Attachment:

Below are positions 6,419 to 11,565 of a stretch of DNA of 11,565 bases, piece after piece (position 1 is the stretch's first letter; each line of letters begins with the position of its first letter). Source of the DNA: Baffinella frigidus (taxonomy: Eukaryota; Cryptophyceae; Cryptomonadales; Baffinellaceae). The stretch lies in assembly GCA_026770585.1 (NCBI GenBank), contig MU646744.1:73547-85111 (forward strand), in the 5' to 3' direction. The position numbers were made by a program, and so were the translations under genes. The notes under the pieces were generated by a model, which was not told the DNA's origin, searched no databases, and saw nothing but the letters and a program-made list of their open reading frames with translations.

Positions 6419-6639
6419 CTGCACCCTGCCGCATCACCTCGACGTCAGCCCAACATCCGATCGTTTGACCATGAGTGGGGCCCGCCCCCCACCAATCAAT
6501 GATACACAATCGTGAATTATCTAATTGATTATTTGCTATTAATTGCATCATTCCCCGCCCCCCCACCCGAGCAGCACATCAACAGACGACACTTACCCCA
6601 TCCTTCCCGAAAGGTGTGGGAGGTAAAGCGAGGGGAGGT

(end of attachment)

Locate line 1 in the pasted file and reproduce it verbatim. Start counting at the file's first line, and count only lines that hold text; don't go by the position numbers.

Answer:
Below are positions 6,419 to 11,565 of a stretch of DNA of 11,565 bases, piece after piece (position 1 is the stretch's first letter; each line of letters begins with the position of its first letter). Source of the DNA: Baffinella frigidus (taxonomy: Eukaryota; Cryptophyceae; Cryptomonadales; Baffinellaceae). The stretch lies in assembly GCA_026770585.1 (NCBI GenBank), contig MU646744.1:73547-85111 (forward strand), in the 5' to 3' direction. The position numbers were made by a program, and so were the translations under genes. The notes under the pieces were generated by a model, which was not told the DNA's origin, searched no databases, and saw nothing but the letters and a program-made list of their open reading frames with translations.